You have to do your research to identify the size of your market in Taiwan. Research might cost you some money but it will be worth it in the end.

Other Legalities

While Taiwan is very open to foreign investment, it is similar to many other countries in that there are restrictions relating to sensitive industries2.

Foreigners are generally prohibited from investing in industries involving national security, public order, national health, agriculture and animal husbandry, bus services, postal services, and radio broadcasting/television industry.

You should also obtain official approval from the relevant authorities before becoming involved in electricity and gas supply, medical goods manufacture, or financial intermediation.

Education is also a sensitive industry where there are lots of specific rules. Since this is an industry that many foreigners would like to get into, we plan to cover this information more completely in a separate publication in the future.

These restrictions still leave foreigners with lots of opportunities to make money in Taiwan. And one of the things I have found in Taiwan’s favor is that when I visit a government office, I am usually greeted by smiling people who are very friendly and helpful. Their English might not be great but they try really hard to communicate and help out as far as the rules allow them. And there are no bribes expected or asked for. Some friends of mine who come from countries where bribes are part of life have expressed their appreciation of this.

Starting a business here might not be quite as fast and easy as for example in the UK or US, it will likely take you much more time, but it is still fairly straight-forward. If you get the paperwork in order and have a friendly smile, the process is quite painless.

Six Pieces Of Advice For Startups

Self-taught entrepreneur Cédric Alviani has been living and working in Asia for almost 15 years. In 2005, he created Infine Art & Culture Exchange together with a local partner. It specializes in international art and design projects operated for local government organizations or real estate companies. Cédric is also the former CEO of business organization France Taiwan Chamber of Commerce and Industry (CCIFT). Cédric offers the following advice:

When I started my company, I had no experience in business and therefore made all the possible mistakes, and thus company growth was slow and painful. After years of effort, it turned out rather well but I have seen many entrepreneurs being less lucky. Some companies failed because the business model just wasn’t viable; some of them got amazing sales but ran out of cash; in some cases the partners couldn’t get along or the owner just got tired of working for nothing for years… I gained experience through a very painful process that involves a great deal of effort, time, money, and discouragement… I hope this advice can help future entrepreneurs.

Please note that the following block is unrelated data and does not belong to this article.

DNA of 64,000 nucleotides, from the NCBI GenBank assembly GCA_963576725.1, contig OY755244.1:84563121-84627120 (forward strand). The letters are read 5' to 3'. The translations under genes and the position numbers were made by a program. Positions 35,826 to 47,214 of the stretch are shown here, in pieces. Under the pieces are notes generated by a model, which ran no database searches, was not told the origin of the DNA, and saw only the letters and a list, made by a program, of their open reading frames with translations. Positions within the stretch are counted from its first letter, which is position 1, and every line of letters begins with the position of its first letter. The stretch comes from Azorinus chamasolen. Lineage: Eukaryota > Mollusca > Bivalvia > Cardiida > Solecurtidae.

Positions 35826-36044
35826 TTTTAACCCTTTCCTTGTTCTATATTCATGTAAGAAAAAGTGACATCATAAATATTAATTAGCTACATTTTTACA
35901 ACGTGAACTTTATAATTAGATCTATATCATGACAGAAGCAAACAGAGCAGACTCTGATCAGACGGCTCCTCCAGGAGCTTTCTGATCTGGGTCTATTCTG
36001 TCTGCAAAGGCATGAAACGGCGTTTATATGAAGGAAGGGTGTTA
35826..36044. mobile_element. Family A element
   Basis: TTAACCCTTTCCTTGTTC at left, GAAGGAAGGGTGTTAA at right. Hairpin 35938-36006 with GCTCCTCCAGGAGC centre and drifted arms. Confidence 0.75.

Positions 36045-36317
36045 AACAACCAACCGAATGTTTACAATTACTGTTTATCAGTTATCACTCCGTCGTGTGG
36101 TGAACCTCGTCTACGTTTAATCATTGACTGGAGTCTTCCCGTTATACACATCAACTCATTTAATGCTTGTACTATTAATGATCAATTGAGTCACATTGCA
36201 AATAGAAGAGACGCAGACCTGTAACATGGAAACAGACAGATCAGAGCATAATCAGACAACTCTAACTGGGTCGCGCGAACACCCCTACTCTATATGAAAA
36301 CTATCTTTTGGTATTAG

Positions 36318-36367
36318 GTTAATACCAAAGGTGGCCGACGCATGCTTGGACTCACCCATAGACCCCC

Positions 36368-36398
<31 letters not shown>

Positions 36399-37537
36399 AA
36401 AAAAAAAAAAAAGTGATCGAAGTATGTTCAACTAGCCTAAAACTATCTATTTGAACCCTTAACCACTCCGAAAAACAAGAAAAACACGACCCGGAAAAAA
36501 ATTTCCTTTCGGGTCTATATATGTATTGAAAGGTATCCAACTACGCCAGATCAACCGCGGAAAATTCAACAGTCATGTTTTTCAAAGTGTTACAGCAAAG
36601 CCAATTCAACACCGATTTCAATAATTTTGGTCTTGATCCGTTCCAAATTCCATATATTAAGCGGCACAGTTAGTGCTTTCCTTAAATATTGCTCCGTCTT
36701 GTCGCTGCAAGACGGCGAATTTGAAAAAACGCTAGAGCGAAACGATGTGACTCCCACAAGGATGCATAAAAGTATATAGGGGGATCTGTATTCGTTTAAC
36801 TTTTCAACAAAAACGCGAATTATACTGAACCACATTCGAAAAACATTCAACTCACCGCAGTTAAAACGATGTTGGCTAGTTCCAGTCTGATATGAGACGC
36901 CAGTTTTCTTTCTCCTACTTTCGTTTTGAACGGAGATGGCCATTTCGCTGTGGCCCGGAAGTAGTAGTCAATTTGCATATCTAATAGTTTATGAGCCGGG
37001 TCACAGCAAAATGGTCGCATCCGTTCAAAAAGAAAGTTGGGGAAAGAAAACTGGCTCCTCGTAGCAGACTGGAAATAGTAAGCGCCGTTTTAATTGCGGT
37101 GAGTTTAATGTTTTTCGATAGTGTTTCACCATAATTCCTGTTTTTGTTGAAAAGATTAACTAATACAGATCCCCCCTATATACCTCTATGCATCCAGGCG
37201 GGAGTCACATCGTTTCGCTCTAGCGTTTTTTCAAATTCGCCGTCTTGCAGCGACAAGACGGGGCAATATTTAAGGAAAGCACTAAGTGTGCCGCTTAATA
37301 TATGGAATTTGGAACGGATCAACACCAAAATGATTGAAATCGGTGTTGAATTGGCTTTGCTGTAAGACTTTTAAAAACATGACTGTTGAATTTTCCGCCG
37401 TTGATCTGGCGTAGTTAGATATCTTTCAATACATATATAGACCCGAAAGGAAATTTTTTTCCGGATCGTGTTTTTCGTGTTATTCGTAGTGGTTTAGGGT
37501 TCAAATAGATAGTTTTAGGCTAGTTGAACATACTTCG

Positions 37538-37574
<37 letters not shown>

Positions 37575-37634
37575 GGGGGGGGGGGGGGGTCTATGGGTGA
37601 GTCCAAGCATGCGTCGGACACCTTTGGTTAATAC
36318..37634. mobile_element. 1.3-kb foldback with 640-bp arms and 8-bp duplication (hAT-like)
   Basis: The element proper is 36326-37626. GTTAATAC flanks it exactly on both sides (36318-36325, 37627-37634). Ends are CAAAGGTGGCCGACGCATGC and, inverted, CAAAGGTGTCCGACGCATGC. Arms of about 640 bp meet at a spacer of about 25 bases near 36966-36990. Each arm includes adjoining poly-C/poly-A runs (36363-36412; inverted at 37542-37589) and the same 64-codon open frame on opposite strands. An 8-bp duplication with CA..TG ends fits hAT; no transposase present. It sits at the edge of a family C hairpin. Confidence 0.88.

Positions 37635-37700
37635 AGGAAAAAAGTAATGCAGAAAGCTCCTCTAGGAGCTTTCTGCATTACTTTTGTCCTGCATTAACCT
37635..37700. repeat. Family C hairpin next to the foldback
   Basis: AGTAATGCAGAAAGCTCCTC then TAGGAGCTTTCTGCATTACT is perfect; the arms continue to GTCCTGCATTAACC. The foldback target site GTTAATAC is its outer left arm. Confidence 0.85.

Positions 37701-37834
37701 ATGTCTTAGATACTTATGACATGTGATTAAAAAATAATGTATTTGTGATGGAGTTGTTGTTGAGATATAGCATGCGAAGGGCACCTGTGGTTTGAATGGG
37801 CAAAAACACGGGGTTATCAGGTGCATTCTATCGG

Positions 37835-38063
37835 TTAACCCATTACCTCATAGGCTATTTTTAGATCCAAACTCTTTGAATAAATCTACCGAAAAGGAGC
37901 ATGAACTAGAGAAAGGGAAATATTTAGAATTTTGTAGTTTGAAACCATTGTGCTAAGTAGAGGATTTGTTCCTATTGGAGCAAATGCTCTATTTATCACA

Bad Reasons To Start A Business

I hear too many bad reasons why people want to start a business: “to get a resident visa”, “because I can’t find a job”, “because I want to be my own boss”… Starting a business is a serious commitment that implies financial, legal and sometimes even penal liability. If you want a visa, it’s cheaper to register as a Chinese language student. If you can’t find a job, maybe you are not qualified enough, don’t have enough connections, or are not patient enough to consider starting your own business.

If you are tired of being an employee, remember that your new business will soon put you under a lot of pressure and may jeopardize your family or private life. Many first-time entrepreneurs become slaves to their businesses, accepting risks and responsibilities that far outweigh the money they make. And think about the timeline: a new business will take on average 3 to 5 years to become stable, so you can’t just “give it a try” for six months or one year.

If You Want To Get Rich, Be Prepared To Lose Money